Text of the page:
Anxiety Assertiveness Boundaries Burnout Caregiving Self Acceptance self care Self Compassion Self-Esteem

3 Unexpected Self-Care Practices

When most of us think about self-care, we think of bubble baths, hot stone massages, and vacations! Those are awesome ways to practice self-care, don’t get me wrong. But fluffy robes and lavender bubble baths are only scratching the surface of what self-care entails. Unexpected self-care methods are often just as necessary, if not more so!

Broadly defined, self-care is any action you take that makes you feel good and is good for your physical/mental/spiritual health.

Today, I’m going to be blogging about some unexpected self-care practices that you should definitely add to your routine.

#1. Completing a task that’s good for your well-being

This is the un-sexy side of self-care that doesn’t get as many “likes” or “follows” when you talk about it.

Here are some examples of self-care tasks:

  • Making a doctor’s appointment
  • Going to the dentist
  • Preparing a healthy meal
  • Taking medications as prescribed
  • Cleaning
  • Doing laundry

I know you might be looking at those last two like, really? Cleaning is self-care? No way. It’s just something I have to do.

Well, not the way I see it.

The way I see it, you don’t have to do anything. Many people live in filth. You choose to clean because you and/or your loved ones enjoy living in a clean space. It makes you feel good, and it’s good for your health. And those are the two defining characteristics of self-care.

Sometimes we get so caught up in doing these tasks for others (parents and grandparents, I’m looking at you) that we feel like we don’t have time to cross things off our own lists.

If you don’t have the time, figure out a way to make the time.

You are as much a part of your family as any other member. Your health and well-being are important, too!

#2. Setting a boundary

For caregivers and people who are natural helpers, this one is especially important.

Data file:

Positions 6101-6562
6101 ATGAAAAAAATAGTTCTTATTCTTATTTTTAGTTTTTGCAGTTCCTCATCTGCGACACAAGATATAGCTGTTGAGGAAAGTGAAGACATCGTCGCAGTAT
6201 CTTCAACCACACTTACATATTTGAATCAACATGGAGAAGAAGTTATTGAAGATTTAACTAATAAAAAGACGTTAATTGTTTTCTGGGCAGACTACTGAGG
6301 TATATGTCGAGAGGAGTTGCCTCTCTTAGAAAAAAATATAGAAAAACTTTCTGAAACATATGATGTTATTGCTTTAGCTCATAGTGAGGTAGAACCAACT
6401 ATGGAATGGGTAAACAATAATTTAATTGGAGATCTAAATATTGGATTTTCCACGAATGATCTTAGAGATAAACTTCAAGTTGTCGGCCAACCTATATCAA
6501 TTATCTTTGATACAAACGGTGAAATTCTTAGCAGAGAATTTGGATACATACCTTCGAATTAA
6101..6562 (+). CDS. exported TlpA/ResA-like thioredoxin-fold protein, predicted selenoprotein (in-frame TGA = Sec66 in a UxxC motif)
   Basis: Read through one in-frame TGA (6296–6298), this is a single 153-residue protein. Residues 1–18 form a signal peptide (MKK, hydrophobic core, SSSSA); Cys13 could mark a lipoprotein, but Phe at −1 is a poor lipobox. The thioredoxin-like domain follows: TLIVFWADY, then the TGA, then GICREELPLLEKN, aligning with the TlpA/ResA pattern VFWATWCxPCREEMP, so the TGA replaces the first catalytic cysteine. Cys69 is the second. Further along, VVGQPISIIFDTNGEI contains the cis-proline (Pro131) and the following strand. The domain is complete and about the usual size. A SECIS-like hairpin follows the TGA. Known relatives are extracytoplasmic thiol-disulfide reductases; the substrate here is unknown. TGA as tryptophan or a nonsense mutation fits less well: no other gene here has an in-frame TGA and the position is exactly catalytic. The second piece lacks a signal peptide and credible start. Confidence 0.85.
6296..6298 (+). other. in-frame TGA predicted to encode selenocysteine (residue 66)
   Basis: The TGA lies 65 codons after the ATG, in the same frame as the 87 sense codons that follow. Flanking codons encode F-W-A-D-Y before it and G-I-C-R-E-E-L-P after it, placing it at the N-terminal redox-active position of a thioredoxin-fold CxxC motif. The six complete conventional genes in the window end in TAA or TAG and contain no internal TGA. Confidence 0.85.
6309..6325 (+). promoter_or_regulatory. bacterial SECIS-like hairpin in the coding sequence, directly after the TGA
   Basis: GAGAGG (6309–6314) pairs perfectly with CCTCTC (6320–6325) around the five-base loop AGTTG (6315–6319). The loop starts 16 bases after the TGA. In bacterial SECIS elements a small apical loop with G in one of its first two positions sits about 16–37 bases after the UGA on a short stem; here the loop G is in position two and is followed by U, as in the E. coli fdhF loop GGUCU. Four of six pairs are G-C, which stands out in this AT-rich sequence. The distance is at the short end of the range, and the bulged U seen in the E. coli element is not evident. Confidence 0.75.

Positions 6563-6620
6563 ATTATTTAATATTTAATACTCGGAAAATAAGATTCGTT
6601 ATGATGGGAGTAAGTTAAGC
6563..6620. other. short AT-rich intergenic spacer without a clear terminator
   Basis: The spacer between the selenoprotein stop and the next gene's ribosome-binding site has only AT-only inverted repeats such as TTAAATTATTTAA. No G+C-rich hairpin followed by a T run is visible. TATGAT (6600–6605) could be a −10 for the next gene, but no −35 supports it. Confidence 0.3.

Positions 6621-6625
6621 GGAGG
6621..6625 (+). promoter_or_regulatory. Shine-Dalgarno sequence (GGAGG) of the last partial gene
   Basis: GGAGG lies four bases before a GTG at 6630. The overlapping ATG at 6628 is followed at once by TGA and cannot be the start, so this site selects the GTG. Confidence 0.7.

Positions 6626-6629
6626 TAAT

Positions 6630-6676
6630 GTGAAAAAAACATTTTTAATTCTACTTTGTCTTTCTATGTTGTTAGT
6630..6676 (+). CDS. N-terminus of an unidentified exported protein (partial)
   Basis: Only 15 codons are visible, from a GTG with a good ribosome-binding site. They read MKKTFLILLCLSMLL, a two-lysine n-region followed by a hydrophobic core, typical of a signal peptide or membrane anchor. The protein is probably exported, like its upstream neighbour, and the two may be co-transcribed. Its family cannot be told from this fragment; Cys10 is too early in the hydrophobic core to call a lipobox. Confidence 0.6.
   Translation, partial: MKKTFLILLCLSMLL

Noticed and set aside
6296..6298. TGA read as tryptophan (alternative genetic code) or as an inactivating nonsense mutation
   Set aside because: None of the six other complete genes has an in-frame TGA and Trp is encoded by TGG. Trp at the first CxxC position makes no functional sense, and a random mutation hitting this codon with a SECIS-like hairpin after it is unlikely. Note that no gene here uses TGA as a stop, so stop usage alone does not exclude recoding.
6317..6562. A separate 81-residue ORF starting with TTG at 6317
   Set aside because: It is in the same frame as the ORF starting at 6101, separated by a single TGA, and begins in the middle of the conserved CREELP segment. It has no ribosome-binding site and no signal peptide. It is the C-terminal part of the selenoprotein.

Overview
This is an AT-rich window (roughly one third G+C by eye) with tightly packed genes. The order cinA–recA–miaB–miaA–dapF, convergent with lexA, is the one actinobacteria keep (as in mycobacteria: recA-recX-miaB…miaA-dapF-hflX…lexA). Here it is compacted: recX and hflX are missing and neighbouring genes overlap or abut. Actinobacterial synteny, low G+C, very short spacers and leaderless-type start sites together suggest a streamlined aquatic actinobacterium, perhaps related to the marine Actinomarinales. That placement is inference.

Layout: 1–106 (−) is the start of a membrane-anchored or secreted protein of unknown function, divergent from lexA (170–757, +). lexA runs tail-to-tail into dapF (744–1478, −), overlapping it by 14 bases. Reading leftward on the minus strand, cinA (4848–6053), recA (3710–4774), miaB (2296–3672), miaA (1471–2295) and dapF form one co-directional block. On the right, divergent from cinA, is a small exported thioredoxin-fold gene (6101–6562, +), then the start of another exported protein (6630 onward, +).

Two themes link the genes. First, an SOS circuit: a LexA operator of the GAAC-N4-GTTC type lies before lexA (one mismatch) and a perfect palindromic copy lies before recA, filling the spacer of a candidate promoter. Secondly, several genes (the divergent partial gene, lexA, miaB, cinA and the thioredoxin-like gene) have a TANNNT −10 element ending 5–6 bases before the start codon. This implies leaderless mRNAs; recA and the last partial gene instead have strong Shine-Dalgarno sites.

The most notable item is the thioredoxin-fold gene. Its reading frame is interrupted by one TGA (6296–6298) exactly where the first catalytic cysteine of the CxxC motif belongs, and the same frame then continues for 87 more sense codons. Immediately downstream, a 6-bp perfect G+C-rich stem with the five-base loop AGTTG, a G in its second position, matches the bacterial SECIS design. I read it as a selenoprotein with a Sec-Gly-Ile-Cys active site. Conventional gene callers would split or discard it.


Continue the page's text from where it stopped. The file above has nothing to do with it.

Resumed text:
We tend to prioritize the needs of others and put own needs last.

And when our own needs come last, we will drive the car until we’re running on fumes. Meaning that we’ll get resentful, bitter, passive aggressive, exhausted… and eventually, break down in the middle of the highway.

Everyone needs to practice self-care by setting boundaries. Don’t wait until you burn out; start now. Here are some ideas for how to do so:

  • Say “no” to something you’re asked to do, even if you don’t have a “good reason” to. The good reason can be that you just don’t want to.
  • When you’re taking care of yourself, put your phone on silent. Others do not have to have access to you 24/7.
  • Plan things you’re looking forward to, and make a commitment to yourself not to cancel, even if someone has an ’emergency.’ If it is a true emergency, they can call 911. If it’s very urgent, they can find someone else to help them – it doesn’t always have to be you.

#3. Doing absolutely nothing

Have you ever heard the Kurt Vonnegut quote, “I am a human being, not a human doing”?

It’s true. And in a world where productivity is king and being “so busy” is the norm, how often do we get to just… exist?

Here are some different interpretations of ‘doing nothing’:

  • Zoning out in front of the T.V.
  • Meditating
  • Napping
  • Staying in pajamas all day
  • Doodling
  • Spending time in nature

None of these is a “right” or “wrong” way to do nothing. It all depends on what you need more of, and what’s going to help you feel rested and rejuvenated.

For people who are always on the go or who have anxiety, doing nothing can feel uncomfortable at first.

My advice is to stick with it through the discomfort. The more you practice doing nothing, the more you will start to really enjoy it.

Have you tried any of these unexpected self-care methods? What did you think? Let me know in the comments!

Rebecca Ogle is a licensed therapist who practices teletherapy with millennials who live in Illinois and internationally. Rebecca empowers her clients to cope with anxiety, depression, self-esteem, and relationship problems using their strengths and inner wisdom. 

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